majority of the general membership when "only the incorporators signed the same."
Complainants also claimed, among others, that substantial amendments to the old bylaws of VTHOAI were made and submitted to HLURB without the approval of the resident-members and that the new officers were not voted thru the proper election procedure.
In their defense, the respondents claimed that they registered the new association, named Villa Teresa Homeowners Association (VTHAI), with the Securities and Exchange Commission upon learning that VTHOAI was not listed with the SEC.
In addition, the respondents averred to have been validly elected because, upon learning of VTHOAI's nonregistration with the SEC, they took steps in ensuring the legitimacy of the association with HLURB and that they "held-over" their positions in the meantime.
Respondents even challenged the complaint saying it should be dismissed due to insufficiency in form and substance as only six of the 26 complainants signed the complaints.
But the HLURB, after its investigations and arbitrations, maintained that "any defect in the signature or verification...shall not result in the dismissal of the complaint."
To resolve the case, the HLURB said registration of VTHAI should be canceled and all its articles of association and by-laws, as amended from the original VTHOAI laws, be declared null and void.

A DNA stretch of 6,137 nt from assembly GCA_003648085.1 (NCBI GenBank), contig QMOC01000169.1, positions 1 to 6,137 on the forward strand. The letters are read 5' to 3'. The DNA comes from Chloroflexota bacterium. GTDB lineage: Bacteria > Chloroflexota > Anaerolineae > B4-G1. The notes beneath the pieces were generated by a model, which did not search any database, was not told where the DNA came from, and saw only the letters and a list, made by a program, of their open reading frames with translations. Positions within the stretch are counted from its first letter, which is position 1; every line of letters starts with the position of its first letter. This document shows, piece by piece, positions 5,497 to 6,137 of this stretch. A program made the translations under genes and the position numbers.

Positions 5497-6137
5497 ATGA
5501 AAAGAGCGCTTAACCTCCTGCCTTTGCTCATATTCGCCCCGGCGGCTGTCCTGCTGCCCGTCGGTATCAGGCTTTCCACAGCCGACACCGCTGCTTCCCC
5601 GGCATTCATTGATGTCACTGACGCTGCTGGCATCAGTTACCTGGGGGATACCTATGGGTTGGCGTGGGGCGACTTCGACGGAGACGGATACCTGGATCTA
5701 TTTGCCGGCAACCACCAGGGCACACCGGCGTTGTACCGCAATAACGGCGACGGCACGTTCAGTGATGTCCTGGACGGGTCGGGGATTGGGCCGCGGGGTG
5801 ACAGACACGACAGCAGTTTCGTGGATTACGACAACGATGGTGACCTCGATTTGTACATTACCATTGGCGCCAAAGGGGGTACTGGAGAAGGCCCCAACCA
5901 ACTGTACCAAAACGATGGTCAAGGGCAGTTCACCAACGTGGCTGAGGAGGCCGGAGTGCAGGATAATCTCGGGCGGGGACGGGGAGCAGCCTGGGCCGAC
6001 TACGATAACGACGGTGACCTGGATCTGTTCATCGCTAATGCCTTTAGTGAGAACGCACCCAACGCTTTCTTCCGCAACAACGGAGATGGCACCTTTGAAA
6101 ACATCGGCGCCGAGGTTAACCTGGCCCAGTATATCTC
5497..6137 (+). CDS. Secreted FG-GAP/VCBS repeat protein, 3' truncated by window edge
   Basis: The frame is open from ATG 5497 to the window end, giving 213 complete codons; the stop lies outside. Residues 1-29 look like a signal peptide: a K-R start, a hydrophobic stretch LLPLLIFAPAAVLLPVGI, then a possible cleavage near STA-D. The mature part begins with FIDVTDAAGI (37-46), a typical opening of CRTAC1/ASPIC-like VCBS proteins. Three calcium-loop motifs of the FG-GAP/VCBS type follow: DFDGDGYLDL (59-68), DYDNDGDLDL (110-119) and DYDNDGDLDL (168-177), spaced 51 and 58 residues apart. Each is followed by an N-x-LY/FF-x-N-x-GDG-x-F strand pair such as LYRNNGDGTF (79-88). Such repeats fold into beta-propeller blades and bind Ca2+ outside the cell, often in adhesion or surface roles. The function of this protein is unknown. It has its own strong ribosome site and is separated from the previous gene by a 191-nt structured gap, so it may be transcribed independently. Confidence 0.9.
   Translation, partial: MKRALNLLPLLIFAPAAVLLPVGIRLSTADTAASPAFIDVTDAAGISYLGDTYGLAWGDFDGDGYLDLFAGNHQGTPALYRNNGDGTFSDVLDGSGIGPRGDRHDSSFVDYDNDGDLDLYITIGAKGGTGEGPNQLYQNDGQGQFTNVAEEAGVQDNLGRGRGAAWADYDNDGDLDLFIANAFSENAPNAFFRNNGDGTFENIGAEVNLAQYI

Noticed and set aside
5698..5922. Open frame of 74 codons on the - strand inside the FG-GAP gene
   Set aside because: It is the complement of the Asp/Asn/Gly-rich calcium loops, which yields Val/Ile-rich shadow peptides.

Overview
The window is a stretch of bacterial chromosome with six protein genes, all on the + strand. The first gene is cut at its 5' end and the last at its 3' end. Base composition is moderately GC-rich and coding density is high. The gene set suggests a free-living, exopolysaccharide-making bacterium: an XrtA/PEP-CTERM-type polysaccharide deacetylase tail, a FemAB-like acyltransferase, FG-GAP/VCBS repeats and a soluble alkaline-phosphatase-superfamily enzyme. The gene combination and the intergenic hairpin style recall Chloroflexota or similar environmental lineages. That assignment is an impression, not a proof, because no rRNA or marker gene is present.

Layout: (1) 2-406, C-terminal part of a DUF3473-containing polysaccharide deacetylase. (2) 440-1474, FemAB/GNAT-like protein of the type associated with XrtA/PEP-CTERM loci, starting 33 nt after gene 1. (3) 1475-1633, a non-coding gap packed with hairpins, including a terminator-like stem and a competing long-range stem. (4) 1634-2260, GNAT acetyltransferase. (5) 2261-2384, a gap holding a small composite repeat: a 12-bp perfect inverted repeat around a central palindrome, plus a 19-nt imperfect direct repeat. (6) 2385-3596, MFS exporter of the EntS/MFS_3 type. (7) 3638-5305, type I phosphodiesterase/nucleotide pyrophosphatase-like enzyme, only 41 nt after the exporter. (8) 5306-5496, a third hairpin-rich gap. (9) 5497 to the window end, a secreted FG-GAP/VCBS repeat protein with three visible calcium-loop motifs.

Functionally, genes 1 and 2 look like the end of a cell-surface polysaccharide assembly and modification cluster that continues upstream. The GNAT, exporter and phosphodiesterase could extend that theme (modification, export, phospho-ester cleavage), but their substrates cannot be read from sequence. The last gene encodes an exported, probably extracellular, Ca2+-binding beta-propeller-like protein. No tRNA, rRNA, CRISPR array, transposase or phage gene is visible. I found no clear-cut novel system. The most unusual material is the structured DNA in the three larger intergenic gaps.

HLURB stressed that even if proof of registration was not found with the SEC, the respondents should have verified the HOA's registration with the HIGC.
It added that it is also "impossible for them not to know the existence of the old VTHOAI since some of the incorporators of the new association and the old one are the same persons.
Moreover, HLURB took judicial notice of the association dockets of VTHAI and found that respondents' new application for registration with them includes a list of persons allegedly the majority of members who agreed to the amendment of its by-laws and its subsequent adoption.
However, HLURB added, a comparison of VTHAI's registration with HIGC and its application with the regulatory board "would belie respondents' claim that the signatories are in fact a majority of the general membership.
In its original registration with HGIC, the decision read, there are roughly 141 persons who are membershomeowners of VTHOAI while in its new registration with the HLURB, only 36 signified their approval to the proposed amendments of the association's by-laws.
"Clearly, the new registration and the amendment of the by-laws of VTHAI is not in accordance with RA 9904 and its IRR and are (sic) invalid," the decision furthered.
HLURB also did not agree to the respondents' claim of "hold-over" capacities as officers of the VTHOAI because there were no factual basis of their ascension to their offices as the VTHAI had not faithfully submitted its annual financial reports and election reports since its inception in 1992.
HLURB, though, denied the complainants' prayer for the perpetual disqualification of the respondents from holding any positions in the VTHOAI as it was only their first offense and there was no clear evidence of bad faith in the respondents actions.
Aside from ordering the immediate conduct of an election to fill the positions of the HOA, the HLURB decision also ordered the respondents to pay the administrative fine of P15,000 and another P30,000 for the complainants' attorney's fees and P5,908.80 in damages.